Two of my favorite TV commentators are Kevin Harlan and Gus Johnson. Mark Adams of ESPN also does a great job of giving non-Power 5 teams like Wichita State a good spotlight. His dynamic commentary and intriguing references are also fun to follow.
Ty Houseman: I would prefer impartial analysis when watching on TV, but generally like to turn the sound off and listen to Mike Kennedy on the radio.
Bryan Steele: Honestly I don’t really favor either, and could easily do without the commentary (I add enough on my own anyway).
Regardless of bias, it is always apparent when a commentary crew has done their homework and knows the ins-and-outs of a particular team. Those guys are probably my favorite and they usually have the most thoughtful insight during the course of a game.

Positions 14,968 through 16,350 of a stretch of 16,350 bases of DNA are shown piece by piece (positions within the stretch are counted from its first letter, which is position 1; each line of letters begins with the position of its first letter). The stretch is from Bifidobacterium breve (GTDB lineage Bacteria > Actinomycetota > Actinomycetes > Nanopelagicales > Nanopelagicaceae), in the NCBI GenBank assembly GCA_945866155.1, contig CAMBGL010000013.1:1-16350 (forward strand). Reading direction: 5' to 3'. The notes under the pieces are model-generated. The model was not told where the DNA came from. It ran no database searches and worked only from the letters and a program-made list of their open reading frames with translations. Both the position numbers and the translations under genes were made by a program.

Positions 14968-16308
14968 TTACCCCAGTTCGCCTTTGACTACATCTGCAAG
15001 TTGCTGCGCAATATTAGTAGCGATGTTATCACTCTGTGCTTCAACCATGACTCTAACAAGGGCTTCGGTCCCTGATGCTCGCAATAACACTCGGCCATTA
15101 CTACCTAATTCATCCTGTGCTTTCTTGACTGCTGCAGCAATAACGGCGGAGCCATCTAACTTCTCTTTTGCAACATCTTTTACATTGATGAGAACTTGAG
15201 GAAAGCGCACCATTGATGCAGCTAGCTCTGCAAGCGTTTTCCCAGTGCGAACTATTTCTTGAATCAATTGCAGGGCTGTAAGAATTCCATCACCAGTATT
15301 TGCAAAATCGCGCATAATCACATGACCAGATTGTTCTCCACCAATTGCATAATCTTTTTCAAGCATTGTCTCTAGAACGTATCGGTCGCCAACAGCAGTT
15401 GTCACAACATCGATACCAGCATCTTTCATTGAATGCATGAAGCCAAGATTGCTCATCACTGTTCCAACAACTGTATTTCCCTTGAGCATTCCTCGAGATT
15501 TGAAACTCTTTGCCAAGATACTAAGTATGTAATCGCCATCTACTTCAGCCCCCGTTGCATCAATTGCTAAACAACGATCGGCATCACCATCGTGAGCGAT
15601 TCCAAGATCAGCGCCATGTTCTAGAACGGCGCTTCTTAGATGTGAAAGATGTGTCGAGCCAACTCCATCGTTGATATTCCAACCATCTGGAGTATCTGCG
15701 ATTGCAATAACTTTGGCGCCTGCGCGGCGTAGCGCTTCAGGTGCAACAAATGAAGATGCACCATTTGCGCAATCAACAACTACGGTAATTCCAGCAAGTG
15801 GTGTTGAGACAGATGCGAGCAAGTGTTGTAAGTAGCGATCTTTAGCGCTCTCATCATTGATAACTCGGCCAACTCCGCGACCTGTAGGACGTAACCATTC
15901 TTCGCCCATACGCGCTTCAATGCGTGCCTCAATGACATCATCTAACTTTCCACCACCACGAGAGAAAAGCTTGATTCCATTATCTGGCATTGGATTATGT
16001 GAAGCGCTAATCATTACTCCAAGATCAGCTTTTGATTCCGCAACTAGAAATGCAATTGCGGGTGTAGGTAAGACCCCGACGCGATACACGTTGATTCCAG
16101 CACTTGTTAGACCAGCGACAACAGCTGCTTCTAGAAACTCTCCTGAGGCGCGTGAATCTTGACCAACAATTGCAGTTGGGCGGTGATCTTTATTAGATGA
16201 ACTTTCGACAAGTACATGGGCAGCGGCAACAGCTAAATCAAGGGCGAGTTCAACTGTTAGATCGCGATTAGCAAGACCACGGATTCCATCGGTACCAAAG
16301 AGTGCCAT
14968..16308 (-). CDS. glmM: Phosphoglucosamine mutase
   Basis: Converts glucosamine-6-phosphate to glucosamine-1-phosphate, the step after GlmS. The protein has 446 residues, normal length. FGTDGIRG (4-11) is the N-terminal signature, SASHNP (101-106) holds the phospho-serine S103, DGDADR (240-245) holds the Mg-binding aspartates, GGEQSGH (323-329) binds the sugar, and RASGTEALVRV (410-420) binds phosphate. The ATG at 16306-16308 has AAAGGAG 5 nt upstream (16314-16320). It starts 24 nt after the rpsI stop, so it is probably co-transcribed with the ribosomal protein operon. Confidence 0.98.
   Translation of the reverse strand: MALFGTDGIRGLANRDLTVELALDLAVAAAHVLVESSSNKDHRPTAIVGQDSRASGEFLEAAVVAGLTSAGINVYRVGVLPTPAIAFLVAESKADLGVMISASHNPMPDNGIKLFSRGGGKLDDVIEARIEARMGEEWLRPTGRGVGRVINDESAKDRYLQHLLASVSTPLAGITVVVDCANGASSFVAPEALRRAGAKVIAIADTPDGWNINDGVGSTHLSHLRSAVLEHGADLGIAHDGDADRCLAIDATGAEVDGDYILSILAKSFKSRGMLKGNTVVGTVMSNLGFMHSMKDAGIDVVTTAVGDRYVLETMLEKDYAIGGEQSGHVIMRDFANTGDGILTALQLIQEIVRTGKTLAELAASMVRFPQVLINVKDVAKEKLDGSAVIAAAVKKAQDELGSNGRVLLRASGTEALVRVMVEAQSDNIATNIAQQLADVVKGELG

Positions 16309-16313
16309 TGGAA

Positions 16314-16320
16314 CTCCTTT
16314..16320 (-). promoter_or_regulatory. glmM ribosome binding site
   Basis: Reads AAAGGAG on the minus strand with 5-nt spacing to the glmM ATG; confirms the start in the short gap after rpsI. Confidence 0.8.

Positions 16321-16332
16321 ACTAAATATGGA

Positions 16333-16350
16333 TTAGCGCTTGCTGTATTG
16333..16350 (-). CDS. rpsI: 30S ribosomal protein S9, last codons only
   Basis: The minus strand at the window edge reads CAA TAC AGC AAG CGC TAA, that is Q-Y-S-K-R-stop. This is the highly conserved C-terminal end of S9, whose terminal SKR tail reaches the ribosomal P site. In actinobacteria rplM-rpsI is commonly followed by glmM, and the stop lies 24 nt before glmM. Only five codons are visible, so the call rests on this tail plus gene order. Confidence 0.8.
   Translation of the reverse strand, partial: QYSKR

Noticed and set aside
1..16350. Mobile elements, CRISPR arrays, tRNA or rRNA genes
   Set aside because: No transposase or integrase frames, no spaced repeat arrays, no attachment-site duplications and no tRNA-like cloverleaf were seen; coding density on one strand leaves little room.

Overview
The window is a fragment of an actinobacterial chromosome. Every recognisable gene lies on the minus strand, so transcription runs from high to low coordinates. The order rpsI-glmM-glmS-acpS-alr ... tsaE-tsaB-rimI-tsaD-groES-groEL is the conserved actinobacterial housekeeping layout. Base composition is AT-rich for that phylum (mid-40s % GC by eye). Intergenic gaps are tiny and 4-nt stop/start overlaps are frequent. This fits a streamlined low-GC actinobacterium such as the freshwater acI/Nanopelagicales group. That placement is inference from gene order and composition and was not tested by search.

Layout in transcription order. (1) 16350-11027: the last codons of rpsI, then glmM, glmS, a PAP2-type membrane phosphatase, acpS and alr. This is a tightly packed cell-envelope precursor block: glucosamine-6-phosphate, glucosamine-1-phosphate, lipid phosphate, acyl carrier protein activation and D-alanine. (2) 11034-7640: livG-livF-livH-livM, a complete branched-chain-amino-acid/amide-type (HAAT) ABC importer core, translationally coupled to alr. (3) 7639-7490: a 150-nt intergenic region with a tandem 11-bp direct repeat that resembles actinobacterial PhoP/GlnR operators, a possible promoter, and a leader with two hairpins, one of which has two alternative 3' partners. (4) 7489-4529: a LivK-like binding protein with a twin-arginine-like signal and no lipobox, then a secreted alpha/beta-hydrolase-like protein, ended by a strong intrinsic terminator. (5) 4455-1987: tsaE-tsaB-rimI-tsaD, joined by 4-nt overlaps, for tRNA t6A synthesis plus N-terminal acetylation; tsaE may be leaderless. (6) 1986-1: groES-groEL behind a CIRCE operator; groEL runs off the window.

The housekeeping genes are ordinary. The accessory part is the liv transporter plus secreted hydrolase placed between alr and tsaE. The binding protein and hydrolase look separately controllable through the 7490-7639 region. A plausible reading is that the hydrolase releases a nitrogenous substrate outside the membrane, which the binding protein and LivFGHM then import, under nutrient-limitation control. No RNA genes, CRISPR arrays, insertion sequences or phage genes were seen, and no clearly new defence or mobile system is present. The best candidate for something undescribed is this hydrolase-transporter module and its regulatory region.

Right now I’m really enjoying Mark Adams. He’s a bit over the top, but always very prepared.
Loren Honse: CBS Sports (Network) does a decent job with their knowledge of Wichita State and their opponents. I like the impartial commentary and the enthusiastic tone they have for both teams.
I am not a fan of ESPN and their uncanny ability to talk more about Baker and VanVleet than the guys on the court. They mistakenly point out that that we aren’t as strong without those two and forget about others because those are the only names they recognize.
Mike Burrus: When the games are on a national network, I greatly favor impartial analysis; I’m just very interested in knowing what “experts” see and think about the Shockers.
When the games are on local media outlets, I enjoy the insight and enthusiasm of the local guys; they are great cheerleaders for our beloved Shockers, coaching staff, basketball program, university, and community.
Patty Beamer: I prefer a positive focus on the Shockers. I love Mark Adams and Rich Hollenberg.
If the announcers are partial to the other team, I listen to Mike and Dave (Dahl) on radio while watching on TV with the volume down. (My favorite was Bill Raftery calling NIT games in NYC).